Congestive heart failure

Consultant cardiologist Dr Marilyn Law rence-Wright explains the causes, the treatments

Observer staff reporter

Sunday, February 04, 2018

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The function of the heart is to pump blood to all the organs of the body. When it is no longer able to do that effectively, then heart failure begins to take place.

Congestive heart failure occurs when “fluid starts backing up into the venous system. Veins bring blood to the heart, and arteries take blood away from the heart. And because the heart is not pumping effectively, meaning it's too weak or too stiff, blood is no longer able to flow in and out of it properly. The congestive part means that blood is backing up before it gets into the heart and the failure part means it not able to pump the blood effectively”, consultant cardiologist at Heart Foundation of Jamaica, Dr Marilyn Lawrence-Wright explained.

Dr Lawrence-Wright then added: “When this happens, persons begin to experience dizzyness, shortness of breath or weakness. These are signs that your heart is failing. You also will notice difficulty to lie down flat in bed, because of shortness of breath and swelling in your legs. In these situations persons have to prop themselves up with a pillow in order to sleep comfortably.”

Dr Lawrence-Wright who was speaking at a recent Jamaica Observer Monday Exchange, further pointed out that the shortness of breath occurs when individuals exert themselves, but after a while it can happen even when a person is not doing anything. This condition can affect any age group but, the cardiologist said, her patients are mostly middle-aged.

Congestive heart failure occurs because of various reasons, but for Jamaicans the main factor is hypertension.

“It all depends on the age of the person and how long they had uncontrolled hypertension. Over time, persons with controlled hypertension can develop it as well, because that's something that puts pressure on the heart and cause the heart to enlarge. In a few months or years you can begin to weaken and actually have the heart failure symptoms.”

Having a problem with your valve can also lead to congestive heart failure. The valve allows blood to flow through the heart.

“So if a valve is leaking — what we call regurgitation or if it's tight — what we call stenotic. That can upset the pressures in the heart and cause it to fail. So, some patients who have rheumatic heart disease can experience this. Fortunately, in Jamaica we don't have as many rheumatic fever [cases]like we used to have before,” Dr Lawrence-Wright explained.

Other pre-existing conditions that can lead to congestive heart failure are HIV and cancer. According to the heart specialist, “chemotherapeutic agents, they can cause weakening of the heart, and you know we increasingly place young people on chemotherapeutic agents”.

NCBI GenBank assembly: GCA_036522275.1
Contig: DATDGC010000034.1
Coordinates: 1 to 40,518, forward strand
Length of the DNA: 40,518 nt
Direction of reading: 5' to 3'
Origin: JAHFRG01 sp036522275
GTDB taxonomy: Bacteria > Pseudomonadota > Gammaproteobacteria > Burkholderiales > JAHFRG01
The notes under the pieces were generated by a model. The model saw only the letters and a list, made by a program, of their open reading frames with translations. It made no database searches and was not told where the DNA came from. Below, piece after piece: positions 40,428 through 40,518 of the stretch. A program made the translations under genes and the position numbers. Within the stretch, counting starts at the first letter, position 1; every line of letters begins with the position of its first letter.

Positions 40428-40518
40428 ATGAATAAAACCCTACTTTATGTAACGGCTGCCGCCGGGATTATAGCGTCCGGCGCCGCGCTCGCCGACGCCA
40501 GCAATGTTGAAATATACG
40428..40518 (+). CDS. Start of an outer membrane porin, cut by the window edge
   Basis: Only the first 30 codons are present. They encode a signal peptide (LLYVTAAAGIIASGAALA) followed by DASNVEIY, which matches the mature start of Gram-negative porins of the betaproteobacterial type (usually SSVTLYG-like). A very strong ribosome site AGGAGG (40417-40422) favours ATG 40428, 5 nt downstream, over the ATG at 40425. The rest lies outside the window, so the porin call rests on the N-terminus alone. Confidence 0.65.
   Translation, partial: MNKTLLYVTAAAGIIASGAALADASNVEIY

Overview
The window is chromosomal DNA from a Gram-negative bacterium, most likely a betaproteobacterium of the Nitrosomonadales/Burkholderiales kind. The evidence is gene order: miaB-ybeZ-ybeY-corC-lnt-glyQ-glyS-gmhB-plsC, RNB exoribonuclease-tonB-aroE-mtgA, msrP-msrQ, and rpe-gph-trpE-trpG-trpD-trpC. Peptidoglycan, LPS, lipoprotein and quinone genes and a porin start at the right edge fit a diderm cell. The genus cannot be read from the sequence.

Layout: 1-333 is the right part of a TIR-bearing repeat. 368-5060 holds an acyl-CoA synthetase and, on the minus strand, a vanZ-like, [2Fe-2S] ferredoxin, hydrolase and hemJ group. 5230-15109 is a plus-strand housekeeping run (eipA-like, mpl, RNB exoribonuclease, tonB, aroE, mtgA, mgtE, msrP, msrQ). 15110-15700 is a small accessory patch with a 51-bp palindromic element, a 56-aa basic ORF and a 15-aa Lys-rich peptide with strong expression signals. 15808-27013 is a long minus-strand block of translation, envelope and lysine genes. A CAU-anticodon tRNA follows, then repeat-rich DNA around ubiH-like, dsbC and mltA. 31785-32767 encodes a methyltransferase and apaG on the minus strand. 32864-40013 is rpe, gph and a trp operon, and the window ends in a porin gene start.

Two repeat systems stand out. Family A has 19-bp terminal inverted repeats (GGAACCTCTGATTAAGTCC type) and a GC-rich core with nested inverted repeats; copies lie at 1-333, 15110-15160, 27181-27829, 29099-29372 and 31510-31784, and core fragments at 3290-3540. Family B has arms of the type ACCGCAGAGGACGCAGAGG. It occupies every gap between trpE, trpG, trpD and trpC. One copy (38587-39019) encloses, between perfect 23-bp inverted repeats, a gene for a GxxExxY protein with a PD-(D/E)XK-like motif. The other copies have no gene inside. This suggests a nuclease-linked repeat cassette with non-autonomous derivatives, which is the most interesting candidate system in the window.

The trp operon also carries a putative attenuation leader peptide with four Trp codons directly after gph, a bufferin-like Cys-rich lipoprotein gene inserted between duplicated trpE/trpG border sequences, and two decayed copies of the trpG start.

Although it is a serious condition, persons can long life with it. However, Dr Lawrence-Wright says this heavily depends on the cause and the stage. “You have different stages of heart failure. There's a staging system that stages it as A,B,C,D. When you're C or D you're more at the end stage. If you're A, your life expectancy is probably about the same as the average person.”

The consultant cardiologist continued: “Some with very low ejection fraction (measurement of the percentage of blood leaving your heart each time it contracts), who are very weak will have a low life expectancy. For others it's mild or it's because the heart is stiff — I wouldn't say it significantly changes their life expectancy. It might change their quality of life, because they may have frequent hospitalisation. It may limit what they can do, they don't have the same exercise tolerance and so on. But those who are more on the stiffness end, the symptoms are not very severe. I don't think it significantly changes their life expectancy.”

Doctors use diuretics (water pills), beta blockers, ace inhibitors and angiotensin receptor blockers to treat this illness. The cardiologist explained that “these medications are there to help keep the blood pressure under control, to help prevent the heart from getting too enlarged, and to limit the amount of extra fluid that the heart has to manage”.

For patients who have blockage in the arteries she recommends that they get a defibrillator (AICD - automatic implantable cardioverter-defibrillator). This she said can help to prevent some deaths in patients with heart failure. The treatment method is expensive, but most of the medications are covered by the National Health Fund ( or the Jamaica Drug for the Elderly Programme.

Dr Lawrence-Wright said that the medications do work well, but lifestyle modification also plays a vital role in controlling this condition. She warned that congestive heart failure patients should lower their sodium intake, and medications must be taken properly.

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